The joy of (economic) geography

I once met the late Doreen Massey, before knowing who she was. It was after the publication of my first book, The Weightless World (intangibles avant la lettre), which she had read and had interesting questions about. It was therefore long before I had anything to do with the academic world. I was a nobody, in other words, and she a highly respected economic geographer. She was open minded enough, and kind enough, nevertheless to have read my book and been willing to talk to me about it.

She died in 2016 and two recent books honour her work. One is the Doreen Massey Reader (editors Brett Christophers, Rebecca Lave, Jamie Peck and Marion Werner) and Doreen Massey: Critical Dialogues (same editors, different priority ordering). I’ve read most of the former and  dipped into the latter. The first thing to note about them is that they reflect the energy in economic geography these days, indeed often far more energy about major economic issues than you find in some economics departments. Massey is one of the people who has made a major contribution to the intellectual strength and curiosity in the discipline.

Now, as I’m not a geographer but an economist, most of the cited literature is unfamiliar, and the language can be a bit of a struggle. So it’s with diffidence that I comment on these books at all. Most interesting to me is the section in the Reader on regional economies, a subject far too much overlooked in mainstream economics, given the regional inequalities in all major western economies including London-centric UK.

For example, in a 1973 essay on industrial location theory Massey pointed out the inadequacy of an economics discipline that was then – certainly pre-Krugman and the revival in economics of economic geography – both (comparative) static and a-spatial. As she noted, it’s hard to understand industrial concentration in space if (a) you ignore location and (b) you’re not interested in dynamic forces. Agglomeration economics – which now dominates this area of research in econ – is, she argues, a narrow lens on the question. If the focus is on the firm’s decision to locate in a place where there are agglomeration externalities, it is all too easy to miss the system effects and the input-output system of the regional or local economy as a whole. The externalities are everything. This too is starting to percolate through business economics at least, in the shape of ‘ecosystems’. Massey got there a generation ago.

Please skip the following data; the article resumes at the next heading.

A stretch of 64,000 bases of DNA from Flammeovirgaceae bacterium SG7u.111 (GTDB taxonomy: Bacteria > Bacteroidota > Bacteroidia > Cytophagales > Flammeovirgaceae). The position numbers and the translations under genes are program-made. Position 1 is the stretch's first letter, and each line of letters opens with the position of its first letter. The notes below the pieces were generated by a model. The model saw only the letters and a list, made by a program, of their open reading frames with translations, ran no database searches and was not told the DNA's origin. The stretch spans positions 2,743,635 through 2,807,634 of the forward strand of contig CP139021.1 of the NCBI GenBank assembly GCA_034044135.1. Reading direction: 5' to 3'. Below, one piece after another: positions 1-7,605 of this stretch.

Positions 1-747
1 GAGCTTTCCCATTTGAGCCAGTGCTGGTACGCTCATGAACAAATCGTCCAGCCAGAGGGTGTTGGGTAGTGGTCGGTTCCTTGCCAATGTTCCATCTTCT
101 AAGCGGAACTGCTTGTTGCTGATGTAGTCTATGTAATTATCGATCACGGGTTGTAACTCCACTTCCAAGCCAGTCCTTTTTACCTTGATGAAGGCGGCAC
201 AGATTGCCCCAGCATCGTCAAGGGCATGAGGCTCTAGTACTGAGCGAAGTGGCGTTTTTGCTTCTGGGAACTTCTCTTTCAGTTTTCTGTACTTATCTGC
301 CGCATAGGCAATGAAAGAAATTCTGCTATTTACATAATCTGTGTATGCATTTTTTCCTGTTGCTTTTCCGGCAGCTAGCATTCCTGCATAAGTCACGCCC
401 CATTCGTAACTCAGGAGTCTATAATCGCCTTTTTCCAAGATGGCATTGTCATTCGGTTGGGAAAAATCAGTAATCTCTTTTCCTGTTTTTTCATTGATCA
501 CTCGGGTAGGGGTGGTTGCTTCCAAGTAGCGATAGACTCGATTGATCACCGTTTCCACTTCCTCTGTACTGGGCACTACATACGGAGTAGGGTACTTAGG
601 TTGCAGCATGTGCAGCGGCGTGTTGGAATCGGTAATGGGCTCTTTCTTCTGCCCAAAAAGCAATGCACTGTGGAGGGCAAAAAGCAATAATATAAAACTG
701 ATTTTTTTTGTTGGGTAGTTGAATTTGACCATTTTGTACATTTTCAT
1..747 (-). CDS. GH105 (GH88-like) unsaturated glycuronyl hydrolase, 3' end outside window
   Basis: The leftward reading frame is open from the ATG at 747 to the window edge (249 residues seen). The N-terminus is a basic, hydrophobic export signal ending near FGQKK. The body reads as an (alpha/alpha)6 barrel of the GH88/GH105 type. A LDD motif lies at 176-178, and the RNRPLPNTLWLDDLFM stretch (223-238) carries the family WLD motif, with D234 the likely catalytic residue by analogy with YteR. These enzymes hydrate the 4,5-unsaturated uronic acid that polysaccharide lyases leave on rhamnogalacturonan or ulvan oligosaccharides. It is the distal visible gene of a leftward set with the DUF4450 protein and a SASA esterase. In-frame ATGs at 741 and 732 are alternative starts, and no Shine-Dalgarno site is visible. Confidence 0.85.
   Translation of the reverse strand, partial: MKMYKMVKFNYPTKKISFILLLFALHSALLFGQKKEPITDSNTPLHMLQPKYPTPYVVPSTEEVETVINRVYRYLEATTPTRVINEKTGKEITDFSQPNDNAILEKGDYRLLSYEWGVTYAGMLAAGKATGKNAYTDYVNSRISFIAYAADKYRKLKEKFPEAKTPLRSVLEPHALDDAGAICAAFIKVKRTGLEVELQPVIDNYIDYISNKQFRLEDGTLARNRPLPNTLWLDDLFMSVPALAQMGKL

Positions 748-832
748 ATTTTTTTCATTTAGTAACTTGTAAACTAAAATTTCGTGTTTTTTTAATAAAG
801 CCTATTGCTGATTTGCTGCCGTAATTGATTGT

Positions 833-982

There is a lot to interest economists in these books, albeit most will find – as I did – that they are far more overtly political than is the norm in our discipline. No doubt the geographers would argue that economics is covertly political. Anyway, these books contain critiques of capitalism in general, whereas we make our critiques of capitalism specific. It certainly seems odd to criticize economics for being too abstract when critical disciplines such as this are equally so, only in words rather than algebra; there are abstract nouns galore in these two books.  Nevertheless, we economists should be concerned that some of the liveliest work on key economic issues is going on in geography departments. And maybe ‘agglomeration’ isn’t the only approach to issues of economic location?

All the more reason, perhaps, to be as open minded as this important, interdisciplinary scholar was herself.

A PS One of the editors, Brett Christophers, has a new book out soon about the privatisation of public land in Britain, The New Enclosure: The apprpriation of public land in neoliberal Britain. Despite the ‘neoliberal’ in the subtitle, it looks a must-read. His 2013 Banking Across Boundaries was a terrific analysis of the globalisation of finance and lifted the veil on the FISIM issue in the construction of GDP, since cited by me, and recently by Mariana Mazzucato.

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